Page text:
Building flexible apps from big data sources

My article on how to build flexible apps on top of the BigInsights platform has been published. This demonstrates a cool way to combine some client-end JavaScript and existing technologies to build a Big Data query interface without developing a specialised application for the purpose.

It’s no secret that a significant proportion of the needs for big data have come from the explosion in Internet technologies. Up until 10-20 years ago, the idea of a public-facing application having more than a few million users was unheard of. Today, even a modest website can have millions of users, and if it’s active, can generate millions of data items every day. The irony is that the very infrastructure and systems that create big data can also work in reverse, and provide some of the better ways to integrate and work with that data. Usefully, InfoSphere® BigInsights™ comes with support for managing and executing data jobs through a simple REST API. And through the Jaql interface, we can run queries and get information directly from a Hadoop cluster. This article looks at how these systems work together to give you a rich basis for capturing data and provide an interface to get the information back out again.

Building flexible apps from big data sources.

SQL to Hadoop and back again, Part 1: Basic data interchange techniques

I’ve got a new article, which is part of a new three-part series, on moving data between SQL and Hadoop, both the export to Hadoop and importing processed content back into an SQL store.

In this first one, we look at the basic mechanics and considerations before you start the migration of data, such as the data format, content, and export techniques.

Read: SQL to Hadoop and back again, Part 1: Basic data interchange techniques

Developing Applications for use with Continuent Tungsten and Tungsten Replicator in SDJ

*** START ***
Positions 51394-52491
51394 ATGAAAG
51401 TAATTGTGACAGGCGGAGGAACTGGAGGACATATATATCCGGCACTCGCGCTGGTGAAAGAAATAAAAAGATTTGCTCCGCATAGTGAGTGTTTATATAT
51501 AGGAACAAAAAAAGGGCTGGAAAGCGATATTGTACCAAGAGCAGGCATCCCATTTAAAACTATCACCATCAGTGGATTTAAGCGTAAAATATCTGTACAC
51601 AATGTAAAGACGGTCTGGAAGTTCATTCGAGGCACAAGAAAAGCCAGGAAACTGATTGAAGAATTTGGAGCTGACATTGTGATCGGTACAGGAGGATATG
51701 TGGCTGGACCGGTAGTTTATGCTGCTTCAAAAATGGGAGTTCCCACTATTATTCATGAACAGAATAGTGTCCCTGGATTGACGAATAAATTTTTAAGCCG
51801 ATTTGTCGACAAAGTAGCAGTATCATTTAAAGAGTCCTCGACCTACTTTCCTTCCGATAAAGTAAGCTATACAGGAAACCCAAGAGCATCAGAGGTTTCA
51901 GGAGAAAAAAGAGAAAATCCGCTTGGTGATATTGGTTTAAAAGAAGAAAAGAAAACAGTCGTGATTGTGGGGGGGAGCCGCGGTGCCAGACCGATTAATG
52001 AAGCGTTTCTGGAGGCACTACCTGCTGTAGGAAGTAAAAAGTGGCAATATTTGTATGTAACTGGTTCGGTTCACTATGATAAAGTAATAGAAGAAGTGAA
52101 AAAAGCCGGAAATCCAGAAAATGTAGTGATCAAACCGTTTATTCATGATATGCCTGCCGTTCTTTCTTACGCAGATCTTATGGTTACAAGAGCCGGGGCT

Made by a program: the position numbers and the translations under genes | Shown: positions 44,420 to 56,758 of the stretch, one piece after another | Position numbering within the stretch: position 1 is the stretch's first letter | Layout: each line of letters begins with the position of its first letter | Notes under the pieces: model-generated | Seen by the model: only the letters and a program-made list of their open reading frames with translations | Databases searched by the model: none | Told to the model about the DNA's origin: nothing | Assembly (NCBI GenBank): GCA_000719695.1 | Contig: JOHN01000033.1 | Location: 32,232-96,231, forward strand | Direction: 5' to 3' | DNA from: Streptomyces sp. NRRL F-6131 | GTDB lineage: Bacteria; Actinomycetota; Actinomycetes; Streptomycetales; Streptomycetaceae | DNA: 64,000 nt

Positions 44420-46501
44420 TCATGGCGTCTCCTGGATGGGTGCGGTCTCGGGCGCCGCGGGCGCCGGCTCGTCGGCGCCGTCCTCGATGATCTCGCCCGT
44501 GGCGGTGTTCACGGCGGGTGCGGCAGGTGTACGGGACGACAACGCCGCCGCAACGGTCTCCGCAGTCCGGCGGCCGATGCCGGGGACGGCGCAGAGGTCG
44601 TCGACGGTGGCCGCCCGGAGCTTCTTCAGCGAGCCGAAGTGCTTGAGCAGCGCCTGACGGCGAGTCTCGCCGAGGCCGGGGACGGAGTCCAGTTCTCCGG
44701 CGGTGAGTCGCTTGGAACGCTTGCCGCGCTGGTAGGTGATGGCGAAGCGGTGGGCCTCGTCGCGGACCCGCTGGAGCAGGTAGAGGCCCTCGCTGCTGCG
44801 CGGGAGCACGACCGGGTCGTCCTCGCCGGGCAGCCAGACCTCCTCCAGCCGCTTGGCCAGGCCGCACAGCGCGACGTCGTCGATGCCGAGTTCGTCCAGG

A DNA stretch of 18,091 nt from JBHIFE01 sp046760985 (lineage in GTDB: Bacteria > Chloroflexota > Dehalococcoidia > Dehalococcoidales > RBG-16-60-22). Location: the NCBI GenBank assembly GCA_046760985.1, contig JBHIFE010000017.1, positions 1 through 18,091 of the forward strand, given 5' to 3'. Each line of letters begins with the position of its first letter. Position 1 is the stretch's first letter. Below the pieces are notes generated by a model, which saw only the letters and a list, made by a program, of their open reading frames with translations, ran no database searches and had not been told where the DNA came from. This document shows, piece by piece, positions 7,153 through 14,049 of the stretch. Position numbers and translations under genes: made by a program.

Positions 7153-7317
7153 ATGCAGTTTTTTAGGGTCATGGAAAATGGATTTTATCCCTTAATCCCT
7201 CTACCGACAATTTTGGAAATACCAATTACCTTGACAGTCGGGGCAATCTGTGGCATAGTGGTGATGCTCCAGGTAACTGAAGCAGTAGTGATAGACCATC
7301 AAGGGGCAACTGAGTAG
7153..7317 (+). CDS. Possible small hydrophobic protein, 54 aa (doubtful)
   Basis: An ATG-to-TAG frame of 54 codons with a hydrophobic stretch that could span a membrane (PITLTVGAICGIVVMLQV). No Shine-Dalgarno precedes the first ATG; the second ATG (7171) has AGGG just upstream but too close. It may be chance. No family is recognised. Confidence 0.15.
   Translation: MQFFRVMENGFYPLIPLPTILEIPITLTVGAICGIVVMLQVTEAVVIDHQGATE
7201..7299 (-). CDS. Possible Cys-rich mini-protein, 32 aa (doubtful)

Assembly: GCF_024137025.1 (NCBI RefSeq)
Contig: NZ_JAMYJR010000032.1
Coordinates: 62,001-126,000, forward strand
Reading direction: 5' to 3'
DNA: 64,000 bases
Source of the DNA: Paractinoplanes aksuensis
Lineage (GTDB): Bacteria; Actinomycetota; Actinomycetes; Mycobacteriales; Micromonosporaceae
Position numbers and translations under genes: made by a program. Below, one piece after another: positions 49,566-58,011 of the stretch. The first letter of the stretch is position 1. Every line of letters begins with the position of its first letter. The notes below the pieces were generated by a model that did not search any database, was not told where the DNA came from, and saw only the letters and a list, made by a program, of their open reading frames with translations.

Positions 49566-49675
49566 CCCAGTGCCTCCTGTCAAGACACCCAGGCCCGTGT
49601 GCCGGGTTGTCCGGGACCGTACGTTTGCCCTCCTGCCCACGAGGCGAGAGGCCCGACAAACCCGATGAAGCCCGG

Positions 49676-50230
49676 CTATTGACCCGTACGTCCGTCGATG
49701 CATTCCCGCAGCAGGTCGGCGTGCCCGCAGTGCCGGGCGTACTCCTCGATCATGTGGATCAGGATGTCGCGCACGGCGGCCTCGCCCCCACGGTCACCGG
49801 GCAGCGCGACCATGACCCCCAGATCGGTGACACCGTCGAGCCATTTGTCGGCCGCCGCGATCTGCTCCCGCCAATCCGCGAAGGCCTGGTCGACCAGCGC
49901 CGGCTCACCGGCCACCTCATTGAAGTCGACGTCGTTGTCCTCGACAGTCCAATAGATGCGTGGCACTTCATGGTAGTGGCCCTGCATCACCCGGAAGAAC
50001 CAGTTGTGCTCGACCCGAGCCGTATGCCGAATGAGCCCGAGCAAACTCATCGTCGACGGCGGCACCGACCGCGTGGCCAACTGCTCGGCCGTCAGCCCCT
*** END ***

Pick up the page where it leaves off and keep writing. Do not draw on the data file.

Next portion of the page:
I’ve just had a new article published with the Software Developers Journal talking about how you can write applications to take full advantage of Continuent Tungsten and Tungsten Replicator.

As a developer of an application there really isn’t a problem better than finding that you have to scale up the application and the database that supports it to handle the increased load. The main bottleneck to most expansion is the database server and in many modern environments that replication is based around MySQL. Application servers are easy to add on to the front-end of your environment.

Read: Qt5 – How to Become a Professional Developer- RELEASED | News | Magazine for software developers, programmers and designers – Software Developers Journal (registration/purchase required)

Percona Live 2013, MySQL, Continuent and an ever-healthy Ecosystem

I’m sitting here in the lounge at SFO thinking back on the last week, the majority of which has been spent meeting my new workmates and attending the Percona MySQL conference.

For me it has been as much of a family reunion as it has been about seeing the wonderful things going on in MySQL.

Having joined Continuent last month after an ‘absence’ in NoSQL land of almost 2.5 years, joining the MySQL community again just felt like coming home after a long absence. And that’s no bad thing. On a very personal level it was great to see so many of my old friends, many of whom were not only pleased to see me, but pleased to see me working back in the MySQL fold. Evidently many people think this is where I belong.

What was great to see is that the MySQL community is alive and well. Percona may be the drivers behind the annual MySQL conference that we have come to know, but behind the name on the passes and over the doors, nothing has changed in terms of the passion behind the core of the project.